In the end, do you! Write from your heart.

The one thing I’ve discovered about at this point in life, is now my voice is clearer and more defined. I’d like to think that age has given me a modicum of wisdom. I meet so many women who want to write, and I’m happy to encourage them. Write what you feel and the world will listen.

https://anchor.fm/chamein-stillachicklit
https://stillachicklit.com/baking-blogging-and-writing-using-the-pan-in-pandemic-to-keep-up-with-both-sides-of-a-professional-literary-life/

Living Your Best Life North of Forty and Fifty Plus

Writing and Baking to find my creative Zen place

https://stillachicklit.com/2021/01/29/when-stuck-behind-a-creative-gate-this-writer-loves-to-laminate/

If you can’t stand the heat, get out of the kitchen.

President Harry S. Truman

President Truman seemed like the kind of man who liked to take charge. He believed the buck stopped with him. While it might seem like a bit of a stretch to relate this philosophy with creativity, it’s worked for me, in the reverse. When I find my brain is short-circuiting while I’m in the midst of writing, I go into the kitchen to re-wire my thinking, and my first inclination is to bake.

For many people, baking is mysterious and difficult. Cooking allows chefs and home chefs to think outside of the box and add a little of this, or a pinch of that. Whereas baking is a science. The formula is set in the recipe. There is no deviating. It’s that sense of order that calms me. Artists tend to live in their heads, and that’s truly seen in writers. The thought process involved in creating characters, plots, and dialogue, mixed with outside research, could drive anyone bonkers. So, it’s important to find something that aids you in this process. It doesn’t have to be cooking, baking, or anything in the kitchen. Just do something that works for you. It also works wonders if you have a presentation or report due for school or work.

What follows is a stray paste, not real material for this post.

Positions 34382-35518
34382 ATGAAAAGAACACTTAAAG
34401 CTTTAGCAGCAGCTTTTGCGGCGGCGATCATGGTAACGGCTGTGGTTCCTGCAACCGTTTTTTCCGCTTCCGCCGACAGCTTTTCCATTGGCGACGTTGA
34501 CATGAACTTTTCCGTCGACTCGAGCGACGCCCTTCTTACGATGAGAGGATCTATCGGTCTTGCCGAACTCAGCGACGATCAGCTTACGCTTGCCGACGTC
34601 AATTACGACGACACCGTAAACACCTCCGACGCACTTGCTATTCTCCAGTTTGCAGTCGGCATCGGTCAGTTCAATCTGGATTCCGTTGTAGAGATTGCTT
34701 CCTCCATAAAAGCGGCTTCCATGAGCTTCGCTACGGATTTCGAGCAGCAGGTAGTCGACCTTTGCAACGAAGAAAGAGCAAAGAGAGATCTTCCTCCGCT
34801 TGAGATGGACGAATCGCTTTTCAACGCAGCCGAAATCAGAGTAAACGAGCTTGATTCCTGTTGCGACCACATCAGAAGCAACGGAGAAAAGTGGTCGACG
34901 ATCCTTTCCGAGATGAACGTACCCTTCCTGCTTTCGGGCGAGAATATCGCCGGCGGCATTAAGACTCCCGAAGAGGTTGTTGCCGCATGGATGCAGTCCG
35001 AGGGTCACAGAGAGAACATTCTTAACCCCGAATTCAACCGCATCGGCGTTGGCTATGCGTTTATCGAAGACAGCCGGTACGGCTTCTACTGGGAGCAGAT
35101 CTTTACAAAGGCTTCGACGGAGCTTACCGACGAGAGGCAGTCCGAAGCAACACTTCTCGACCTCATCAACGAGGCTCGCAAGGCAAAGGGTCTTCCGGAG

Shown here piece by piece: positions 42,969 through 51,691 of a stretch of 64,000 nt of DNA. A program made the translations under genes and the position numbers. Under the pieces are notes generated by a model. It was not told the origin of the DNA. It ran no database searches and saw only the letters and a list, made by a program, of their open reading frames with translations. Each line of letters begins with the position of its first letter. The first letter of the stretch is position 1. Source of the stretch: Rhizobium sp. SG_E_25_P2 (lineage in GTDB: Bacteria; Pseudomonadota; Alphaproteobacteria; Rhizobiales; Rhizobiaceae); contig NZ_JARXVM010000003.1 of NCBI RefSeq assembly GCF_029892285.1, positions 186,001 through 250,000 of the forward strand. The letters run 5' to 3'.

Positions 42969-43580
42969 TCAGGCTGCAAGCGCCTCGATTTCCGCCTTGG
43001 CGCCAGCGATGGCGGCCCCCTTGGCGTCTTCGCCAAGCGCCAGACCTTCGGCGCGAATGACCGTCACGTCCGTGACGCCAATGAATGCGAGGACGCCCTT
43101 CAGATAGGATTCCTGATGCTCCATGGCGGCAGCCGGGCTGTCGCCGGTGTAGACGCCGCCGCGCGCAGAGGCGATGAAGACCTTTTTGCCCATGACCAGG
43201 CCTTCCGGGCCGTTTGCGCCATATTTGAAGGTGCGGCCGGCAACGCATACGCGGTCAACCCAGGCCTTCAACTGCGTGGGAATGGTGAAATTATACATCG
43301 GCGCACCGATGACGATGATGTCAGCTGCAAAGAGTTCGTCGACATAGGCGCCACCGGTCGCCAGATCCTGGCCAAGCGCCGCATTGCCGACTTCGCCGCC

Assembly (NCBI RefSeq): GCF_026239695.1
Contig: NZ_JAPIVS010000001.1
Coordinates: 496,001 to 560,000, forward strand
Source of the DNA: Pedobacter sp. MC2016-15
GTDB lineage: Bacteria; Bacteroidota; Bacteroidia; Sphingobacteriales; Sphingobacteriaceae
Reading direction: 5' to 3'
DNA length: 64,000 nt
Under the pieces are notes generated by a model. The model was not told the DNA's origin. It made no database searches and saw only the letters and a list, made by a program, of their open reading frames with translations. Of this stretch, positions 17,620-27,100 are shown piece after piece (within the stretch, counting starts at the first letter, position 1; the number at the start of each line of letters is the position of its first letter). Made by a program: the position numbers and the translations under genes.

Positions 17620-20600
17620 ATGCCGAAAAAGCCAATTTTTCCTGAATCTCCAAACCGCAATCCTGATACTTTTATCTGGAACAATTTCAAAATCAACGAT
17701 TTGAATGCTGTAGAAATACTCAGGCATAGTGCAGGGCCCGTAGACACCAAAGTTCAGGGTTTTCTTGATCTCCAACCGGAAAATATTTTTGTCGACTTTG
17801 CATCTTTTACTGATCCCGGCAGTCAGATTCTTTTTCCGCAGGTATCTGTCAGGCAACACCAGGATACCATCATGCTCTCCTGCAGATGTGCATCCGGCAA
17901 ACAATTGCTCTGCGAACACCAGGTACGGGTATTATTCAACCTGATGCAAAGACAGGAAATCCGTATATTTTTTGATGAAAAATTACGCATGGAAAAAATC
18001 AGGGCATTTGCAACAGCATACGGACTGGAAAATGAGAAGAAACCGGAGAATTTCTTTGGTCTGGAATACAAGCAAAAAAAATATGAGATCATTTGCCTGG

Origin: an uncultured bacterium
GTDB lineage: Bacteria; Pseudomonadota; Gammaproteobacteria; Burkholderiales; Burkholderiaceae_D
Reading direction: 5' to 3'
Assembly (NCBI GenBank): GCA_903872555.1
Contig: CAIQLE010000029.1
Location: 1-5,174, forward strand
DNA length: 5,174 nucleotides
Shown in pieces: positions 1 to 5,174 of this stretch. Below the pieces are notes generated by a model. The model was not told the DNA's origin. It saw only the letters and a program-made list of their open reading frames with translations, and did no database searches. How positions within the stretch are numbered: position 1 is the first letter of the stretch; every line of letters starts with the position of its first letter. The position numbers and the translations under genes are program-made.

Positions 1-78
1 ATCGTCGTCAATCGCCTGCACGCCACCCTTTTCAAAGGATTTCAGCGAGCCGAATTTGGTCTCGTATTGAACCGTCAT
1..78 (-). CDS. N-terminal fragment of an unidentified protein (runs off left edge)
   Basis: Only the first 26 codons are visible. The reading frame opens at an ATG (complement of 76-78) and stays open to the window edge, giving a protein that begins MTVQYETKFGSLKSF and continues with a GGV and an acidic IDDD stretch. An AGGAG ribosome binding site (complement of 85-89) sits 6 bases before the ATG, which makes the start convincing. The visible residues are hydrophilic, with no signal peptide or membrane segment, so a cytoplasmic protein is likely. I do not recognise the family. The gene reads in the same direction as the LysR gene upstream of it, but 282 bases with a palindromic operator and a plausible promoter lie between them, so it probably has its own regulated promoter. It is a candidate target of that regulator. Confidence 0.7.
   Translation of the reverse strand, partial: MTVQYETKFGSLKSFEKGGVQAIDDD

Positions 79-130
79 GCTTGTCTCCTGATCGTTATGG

I’m currently working on a novel and a couple of cookbooks. I have a few other fictional works in my queue, but I only work on one novel at a time. Doing more than that, is a recipe for disaster and it’s biting off way more than I can chew. I have begun the process of putting slides together for the cookbook and I hope to have another test kitchen to take photos for the illustrations. It’s why lamination was the way to go for me. The busy work of all the components for puff pastry keeps my hands busy and my mind focused. I figured out the layout I wanted and my family had fresh turnovers for breakfast. It’s a win-win for everyone.

Puff Pastry recipe by Dessert for Two adapted by me

Ingredients

2 cups (125 grams) all-purpose flour (gluten-free all-purpose flour, 1 to 1 gluten-free baking blend)

1/4 teaspoon fine salt

20 tablespoons high-quality unsalted butter (5 ounces), cold (vegan butter)

2/3 cup ice cold water

Instructions

In a medium bowl, add the flour and salt. Stir to mix.

Next, cube the butter and then add it to the flour bowl. Using a pastry blender or two knives, cut the butter into the dough. It will be very crumbly, and you’re done when the butter is in uniform pieces all about the size of peas.

Next, make a hole in the center of the dough and pour in all of the water. Using a fork, stir to combine the dough.

Flour a cutting board, and add the dough. Pat it into a rough square. You will still see chunks of butter and it will seem too dry, but do not add extra water. The dough will come together with each roll.

Flour the rolling pin, and roll the dough out in front of you into a rectangle about 10″ long. No need to be too precise here.

Fold the bottom third of the dough over the middle of the dough. Fold the upper third of the dough on top of the middle too. Rotate the dough one-quarter turn, and repeat. Use additional flour as needed to prevent the dough from sticking.

Roll out, fold, and turn the dough at least 6 or 7 times.

When done, wrap the dough in plastic wrap and chill for at least one hour, or overnight. Dough may be frozen, too.

Roll out with flour for desired puff pastry use.